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UD researcher wonders how ocean spray fuels tropical storms

Katie Peikes
Delaware Public Media
A little bit of ocean spray seen at Broadkill Beach.

A University of Delaware professor says looking at droplets projected by ocean waves could help scientists understand the role they play in driving tropical storms.

Scientists already use ocean waves to understand hurricanes and tropical storms. But UD's FabriceVeron wonders what if understanding ocean spray could add to that knowledge .

"One of the things that I would like to understand better is really the physical mechanisms by which the wind is tearing off those droplets from the surface of the water and really understand the physics of how those droplets then get transported into the air," Veron said.

Ocean spray is the small and large droplets of foam formed when waves break. Veron said he would like to be able to estimate the number and the size of droplets generated at the surface of the ocean. That will allow researchers to give a more accurate estimate on how much heat is transferred between the water and atmosphere.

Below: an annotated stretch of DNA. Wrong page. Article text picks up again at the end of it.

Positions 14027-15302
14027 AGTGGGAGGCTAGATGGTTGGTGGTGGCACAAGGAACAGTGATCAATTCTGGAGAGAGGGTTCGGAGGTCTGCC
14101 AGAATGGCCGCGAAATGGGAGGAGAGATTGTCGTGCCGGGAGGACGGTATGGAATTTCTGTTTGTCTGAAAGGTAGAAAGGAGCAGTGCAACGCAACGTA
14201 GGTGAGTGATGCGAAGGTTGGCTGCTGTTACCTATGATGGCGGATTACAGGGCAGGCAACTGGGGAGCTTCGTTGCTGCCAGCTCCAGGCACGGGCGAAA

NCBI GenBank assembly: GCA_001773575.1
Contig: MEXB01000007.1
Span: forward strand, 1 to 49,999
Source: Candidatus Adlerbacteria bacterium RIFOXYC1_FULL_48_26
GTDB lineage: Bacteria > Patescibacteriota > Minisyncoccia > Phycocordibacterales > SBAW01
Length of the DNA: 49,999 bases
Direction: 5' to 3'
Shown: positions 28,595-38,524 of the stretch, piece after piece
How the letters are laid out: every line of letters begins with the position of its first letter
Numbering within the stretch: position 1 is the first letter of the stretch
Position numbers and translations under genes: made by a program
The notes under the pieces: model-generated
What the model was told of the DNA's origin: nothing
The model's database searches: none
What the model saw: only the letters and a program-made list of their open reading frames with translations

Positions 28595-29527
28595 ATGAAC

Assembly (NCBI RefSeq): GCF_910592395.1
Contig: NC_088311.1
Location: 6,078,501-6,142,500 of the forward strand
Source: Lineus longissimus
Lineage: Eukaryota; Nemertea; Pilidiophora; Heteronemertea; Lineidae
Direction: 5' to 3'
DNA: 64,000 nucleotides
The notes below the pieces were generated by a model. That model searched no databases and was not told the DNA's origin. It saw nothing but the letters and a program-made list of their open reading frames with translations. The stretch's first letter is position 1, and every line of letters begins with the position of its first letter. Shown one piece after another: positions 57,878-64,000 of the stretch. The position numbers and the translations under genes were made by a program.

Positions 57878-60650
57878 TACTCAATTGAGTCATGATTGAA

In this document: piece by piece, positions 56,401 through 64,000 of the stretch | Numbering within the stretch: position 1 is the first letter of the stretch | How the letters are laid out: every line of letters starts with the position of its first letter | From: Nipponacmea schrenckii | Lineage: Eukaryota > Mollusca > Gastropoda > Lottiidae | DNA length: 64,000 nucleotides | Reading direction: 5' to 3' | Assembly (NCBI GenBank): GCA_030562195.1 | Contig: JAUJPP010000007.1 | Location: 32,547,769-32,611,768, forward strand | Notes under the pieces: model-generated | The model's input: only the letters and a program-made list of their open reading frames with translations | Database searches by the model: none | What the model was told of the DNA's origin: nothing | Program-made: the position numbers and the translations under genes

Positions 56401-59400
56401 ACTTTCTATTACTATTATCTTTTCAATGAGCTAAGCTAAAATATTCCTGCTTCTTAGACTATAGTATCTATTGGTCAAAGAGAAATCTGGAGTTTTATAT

Veron said he also wants to determine how much energy is used when droplets are transported through the air.

"What happens is they leave the ocean with some properties, a certain temperature for example, and when they fall back into the ocean a few minutes or few seconds later, they may have cooled, may have a evaporated some, may have accelerated some more," Veron said.


This means the droplets add humidity to the atmosphere and drive the transfer of energy between the ocean and the atmosphere, he said.

Though his studies don't focus on Delaware, Veron said he sees ocean spray as having added implications for residents living near Delaware’s waters.

"There are some issues with sea salt or salty water being transported inland with an effect on corrosion, maybe and maybe some agriculture with some salt being transported on crops," Veron said.


He plans to evaluate computer-controlled waves and the number and size of droplets generated under different wind speeds.